UniBallast welcomed renewed interest in the concept of in-port treatment facilities around the world. This would help address what the consultant views as a significant concern for shipowners, and would offer them flexibility in case systems break down or additional treatment capacity is required. UniBallast is planning to develop an additional selection tool that would detail in-port treatment systems and their locations, providing an overview of treatment system types, connection details and flow capacities.
In support of such treatment options, “we have a complete concept ready for this which we are continuously discussing with various ports to optimise and fit to meet existing port-related rules and regulations,” its paper said. That concept is its IACS-type approved Universal Ballastwater Port Connector. If adopted, it would allow ballast water to be discharged to any treatment facility, such as a portable container with a built-in BWMS. “It would be even better if this could lead to an international standard,” its paper said.
In an effort to achieve that aim, UniBallast has joined the ISO 23055 Expert Working Group that is developing standards for an International Ballast Water Transfer Connection Flange, in accordance with the IMO Guidelines for Ballast Water Reception Facilities G5.
How to select a BWMS
Shipowners may not be considering all the options available to them when selecting a ballast water management system, suggested the Dutch independent consultant UniBallast in an exclusive report prepared for BWTT (see main article).
There are various methods of treating ballast water and makers will, of course, recommend their own systems, its report notes. But shipowners and operators should take the first step by making a feasibility study that at least takes into account their ships’ operational profile, current ballast water capacity, space requirements and level of technical knowledge within the company, UniBallast’s report urged. This type of study should compare different technologies and take into account all disciplines involved in the installation, and give owners figures and clear conclusions about the pros and cons of each analysed system.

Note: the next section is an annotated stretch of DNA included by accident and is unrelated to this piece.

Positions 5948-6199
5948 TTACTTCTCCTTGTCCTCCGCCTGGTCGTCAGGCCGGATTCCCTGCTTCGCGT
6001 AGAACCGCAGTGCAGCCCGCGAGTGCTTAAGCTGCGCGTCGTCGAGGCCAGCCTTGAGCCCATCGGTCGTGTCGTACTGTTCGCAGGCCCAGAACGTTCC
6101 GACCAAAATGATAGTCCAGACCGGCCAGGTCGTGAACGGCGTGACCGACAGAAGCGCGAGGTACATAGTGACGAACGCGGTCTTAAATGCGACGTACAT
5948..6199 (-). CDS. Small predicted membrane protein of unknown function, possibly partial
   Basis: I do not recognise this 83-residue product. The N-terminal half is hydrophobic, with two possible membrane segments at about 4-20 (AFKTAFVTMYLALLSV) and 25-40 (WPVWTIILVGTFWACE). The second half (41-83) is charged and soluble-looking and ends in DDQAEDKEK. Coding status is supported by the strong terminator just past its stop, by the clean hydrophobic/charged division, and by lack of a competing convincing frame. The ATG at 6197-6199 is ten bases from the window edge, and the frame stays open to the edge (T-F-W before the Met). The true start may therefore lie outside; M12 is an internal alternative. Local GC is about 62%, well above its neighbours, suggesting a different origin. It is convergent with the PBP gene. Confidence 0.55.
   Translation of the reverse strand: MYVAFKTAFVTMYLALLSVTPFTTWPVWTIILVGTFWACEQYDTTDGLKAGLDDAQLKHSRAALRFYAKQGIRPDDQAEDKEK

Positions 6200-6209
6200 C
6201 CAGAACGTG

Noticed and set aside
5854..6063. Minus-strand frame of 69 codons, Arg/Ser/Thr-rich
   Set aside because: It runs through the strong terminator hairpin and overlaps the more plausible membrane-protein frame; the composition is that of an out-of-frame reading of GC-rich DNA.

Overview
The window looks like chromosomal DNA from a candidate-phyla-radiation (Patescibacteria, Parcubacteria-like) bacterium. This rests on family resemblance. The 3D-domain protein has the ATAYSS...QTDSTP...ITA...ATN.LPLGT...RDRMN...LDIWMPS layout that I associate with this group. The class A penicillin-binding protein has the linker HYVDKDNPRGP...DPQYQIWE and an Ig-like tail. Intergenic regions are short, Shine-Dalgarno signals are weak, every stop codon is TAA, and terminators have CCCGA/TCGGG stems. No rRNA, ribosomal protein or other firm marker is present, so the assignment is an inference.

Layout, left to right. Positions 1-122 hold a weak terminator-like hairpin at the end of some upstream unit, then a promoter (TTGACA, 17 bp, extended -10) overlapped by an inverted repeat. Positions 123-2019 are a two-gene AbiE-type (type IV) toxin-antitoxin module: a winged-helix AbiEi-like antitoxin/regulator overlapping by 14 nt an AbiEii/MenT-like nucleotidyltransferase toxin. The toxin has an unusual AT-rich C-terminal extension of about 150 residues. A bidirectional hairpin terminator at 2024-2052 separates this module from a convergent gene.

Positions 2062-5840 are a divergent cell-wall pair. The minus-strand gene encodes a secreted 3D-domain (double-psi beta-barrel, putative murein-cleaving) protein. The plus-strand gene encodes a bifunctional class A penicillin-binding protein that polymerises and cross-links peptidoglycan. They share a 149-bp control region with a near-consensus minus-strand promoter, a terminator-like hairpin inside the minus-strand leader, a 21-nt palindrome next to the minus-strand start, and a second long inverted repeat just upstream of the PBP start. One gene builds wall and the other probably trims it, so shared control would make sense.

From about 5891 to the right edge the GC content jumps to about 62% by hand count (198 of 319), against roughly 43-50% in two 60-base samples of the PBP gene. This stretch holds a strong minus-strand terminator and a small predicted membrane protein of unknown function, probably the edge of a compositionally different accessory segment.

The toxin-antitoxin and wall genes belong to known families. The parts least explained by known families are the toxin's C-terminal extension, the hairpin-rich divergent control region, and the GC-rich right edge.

Their operation profiles, for example, will dictate whether an in-line or in-tank treatment system would be the best fit and UniBallast plans to add this selection criterion to a later version of its online system selection tool. For example, based on a ship’s operational profile or sailing areas, some manufacturers reduce their system’s treatment rate capacity (TRC) by up to 10% of the standard specification in low-clarity water, which may increase ballast operation time, making those systems unsuitable for high-stress port operations. On the other hand, if ballasting or de-ballasting time is not an issue for an owner, selecting a unit with a small TRC could save equipment and installation costs.
Another operational factor is whether a US Coast Guard type-approved unit is needed. If so, at the moment that reduces the available technologies and manufacturers drastically, Uniballast’s report noted, so this selection criterion should be based on a ‘must-have’ and not just a ‘nice-to-have’ requirement, it advised.
Containerised systems should also be considered in some situations, such as for barges. For example, some barges have a ballast system installed, while others do not. For those that do, this will be one of the key drivers to select on onboard system – either in-line or in-tank – or a containerised solution, and “we really did expect to give much more independent advice” on these considerations, UniBallast’s paper said. This possibility is another feature that UniBallast plans to add to its selection tool, so that it can indicate when an approved containerised version of a BWMS is available, approved and can operate under T0-conditions, which allow zero holding time.
Some data that would be helpful in choosing a BWMS is not readily available from makers or their websites. For example, said UniBallast, downtime figures, ease of operation and maintenance cost per unit. These depend on how the system is used, the maintenance performed by the crew on board and other variables, “making it a subjective figure difficult to quantify,” UniBallast said.